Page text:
The Mayan Number System: Understanding the Mayan Calendar
We made it!
Given that you are reading this then it appears that the dire warnings about the end of the world occurring on December 21, 2012, did not come to pass. Congratulations, humanity!
As almost everyone is aware (to the point of which certain government agencies felt the need to reassure people that the end is not nigh) we have been warned that the world will end as a result of a major turning point in the ancient Mayan Long Count Calendar.
This concern was similar to people’s fears related to our modern calendar’s “turning the page” on January 1, 2000. But of course that was a fear about how our computer systems would “feel” about that particular calendar event, and fortunately many of them didn’t seem to mind too much.
Mathematics of counting days
In fact there is some interesting mathematics behind this particular calendar event. And given that you have lived through this catastrophe, perhaps you and your students might want to ponder the math behind this. It’s a good way to gain more of an appreciation of our Hindu-Arabic Base 10 positional number system (which many of us take for granted).
We are all quite used to our classic base 10 counting system, where the position of each of the 10 digits 0, 1, 2, 3, 4, 5, 6, 7, 8, 9 specifies its value in a typical number. For example, in the number 3,111 the digit 3 has a value quite different from its value in the number 1,131, representing 3 thousands in the first, and just 3 10’s in the second. It’s part of the “magic” of our modern positional system.
Things progress orderly by powers of 10: 3 then 30, then 300, all represent 10-fold increases as the digit 3 passes from the 1’s to the 10’s to the 100’s position.
Mayan number system
In the Mayan Long Count calendar, days were counted, starting with the supposed creation of the world of humans (a bit over 5,000 years ago). In typical Mayan number systems, instead of counting with base 10, the count was done essentially with a base 20 system. Instead of positions going up 10-fold, they increased 20-fold.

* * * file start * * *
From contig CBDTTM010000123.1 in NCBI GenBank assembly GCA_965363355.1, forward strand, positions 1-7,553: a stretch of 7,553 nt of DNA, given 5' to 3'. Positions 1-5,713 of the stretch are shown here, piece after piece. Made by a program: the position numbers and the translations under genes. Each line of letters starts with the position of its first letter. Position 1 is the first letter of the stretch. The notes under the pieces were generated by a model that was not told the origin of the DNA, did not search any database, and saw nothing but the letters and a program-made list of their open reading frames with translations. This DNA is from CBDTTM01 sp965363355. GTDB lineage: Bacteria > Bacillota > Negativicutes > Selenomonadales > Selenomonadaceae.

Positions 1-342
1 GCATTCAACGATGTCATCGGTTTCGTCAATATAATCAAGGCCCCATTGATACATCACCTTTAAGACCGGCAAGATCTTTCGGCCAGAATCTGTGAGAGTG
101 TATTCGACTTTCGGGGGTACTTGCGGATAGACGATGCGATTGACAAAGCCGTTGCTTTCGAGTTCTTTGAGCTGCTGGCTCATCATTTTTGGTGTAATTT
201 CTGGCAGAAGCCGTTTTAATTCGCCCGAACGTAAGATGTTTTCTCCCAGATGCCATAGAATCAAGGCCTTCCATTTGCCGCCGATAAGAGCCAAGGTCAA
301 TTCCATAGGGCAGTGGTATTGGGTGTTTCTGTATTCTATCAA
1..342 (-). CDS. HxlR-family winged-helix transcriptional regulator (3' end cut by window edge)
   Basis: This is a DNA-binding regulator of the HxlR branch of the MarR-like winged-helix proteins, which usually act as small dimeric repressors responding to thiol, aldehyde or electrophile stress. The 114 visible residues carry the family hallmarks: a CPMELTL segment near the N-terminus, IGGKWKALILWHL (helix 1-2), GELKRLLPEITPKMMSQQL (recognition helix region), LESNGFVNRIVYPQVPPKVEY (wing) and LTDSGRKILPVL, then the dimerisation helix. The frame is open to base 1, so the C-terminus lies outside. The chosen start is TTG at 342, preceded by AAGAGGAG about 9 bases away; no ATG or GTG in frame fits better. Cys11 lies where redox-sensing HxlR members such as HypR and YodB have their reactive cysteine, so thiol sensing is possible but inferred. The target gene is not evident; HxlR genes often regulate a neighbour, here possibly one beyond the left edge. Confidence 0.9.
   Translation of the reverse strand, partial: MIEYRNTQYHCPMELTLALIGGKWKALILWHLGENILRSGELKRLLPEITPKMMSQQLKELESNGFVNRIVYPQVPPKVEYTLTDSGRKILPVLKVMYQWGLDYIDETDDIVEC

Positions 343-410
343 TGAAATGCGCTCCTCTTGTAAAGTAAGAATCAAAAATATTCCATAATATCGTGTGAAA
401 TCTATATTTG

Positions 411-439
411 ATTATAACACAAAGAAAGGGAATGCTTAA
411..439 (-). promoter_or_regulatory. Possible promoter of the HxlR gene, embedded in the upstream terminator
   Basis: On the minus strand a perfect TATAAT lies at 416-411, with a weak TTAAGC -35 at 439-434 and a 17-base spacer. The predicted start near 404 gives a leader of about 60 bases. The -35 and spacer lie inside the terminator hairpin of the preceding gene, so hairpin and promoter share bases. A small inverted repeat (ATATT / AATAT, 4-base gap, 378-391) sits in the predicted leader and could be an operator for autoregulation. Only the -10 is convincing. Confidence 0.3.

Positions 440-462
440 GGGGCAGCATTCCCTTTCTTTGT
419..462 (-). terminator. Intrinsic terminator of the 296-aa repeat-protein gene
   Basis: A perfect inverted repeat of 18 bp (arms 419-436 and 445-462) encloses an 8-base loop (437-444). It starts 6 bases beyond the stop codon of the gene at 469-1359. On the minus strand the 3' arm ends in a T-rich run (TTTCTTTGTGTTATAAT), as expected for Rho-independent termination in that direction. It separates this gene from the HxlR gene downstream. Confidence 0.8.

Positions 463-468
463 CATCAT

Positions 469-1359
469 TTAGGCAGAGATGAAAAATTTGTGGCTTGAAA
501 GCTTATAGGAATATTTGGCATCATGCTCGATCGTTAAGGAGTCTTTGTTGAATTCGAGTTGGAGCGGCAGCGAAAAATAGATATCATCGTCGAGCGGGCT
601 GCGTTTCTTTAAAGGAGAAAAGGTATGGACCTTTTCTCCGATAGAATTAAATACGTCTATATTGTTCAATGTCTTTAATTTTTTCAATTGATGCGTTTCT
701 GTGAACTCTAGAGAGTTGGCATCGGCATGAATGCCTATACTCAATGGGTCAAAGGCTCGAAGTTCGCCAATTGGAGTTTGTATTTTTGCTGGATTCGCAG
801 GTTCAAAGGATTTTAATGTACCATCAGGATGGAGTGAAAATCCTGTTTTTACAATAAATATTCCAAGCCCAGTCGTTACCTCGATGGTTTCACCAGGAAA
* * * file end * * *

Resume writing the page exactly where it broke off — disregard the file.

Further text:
Thus the numbers 3, 30, and 300 represented 3, then 3 times 20, then 3 times 20 times 20, or simply 3 times 400, which is 20 squared. In Mayan counting 123 didn’t mean one 100, two 10’s, and and three 1’s. Rather, it meant one 400, two 20’s, and three 1’s (that would be 443 in our usual base 10 system). This is called a vigesimal (or base 20) system, as opposed to our decimal (base 10) system.
Question: Why did they use 20 digits? And likewise, why did we settle on 10?
Answer: Most likely it has to do with our fingers (10 of them). And probably it’s the case that some earlier cultures included their toes as well (20 fingers and toes). Perhaps this happened more often in warmer climates where toes were more likely to be exposed. Go to another planet with intelligent life forms, and they very likely will be counting using entirely different bases.
Another quick question: how many digits did the Mayans need?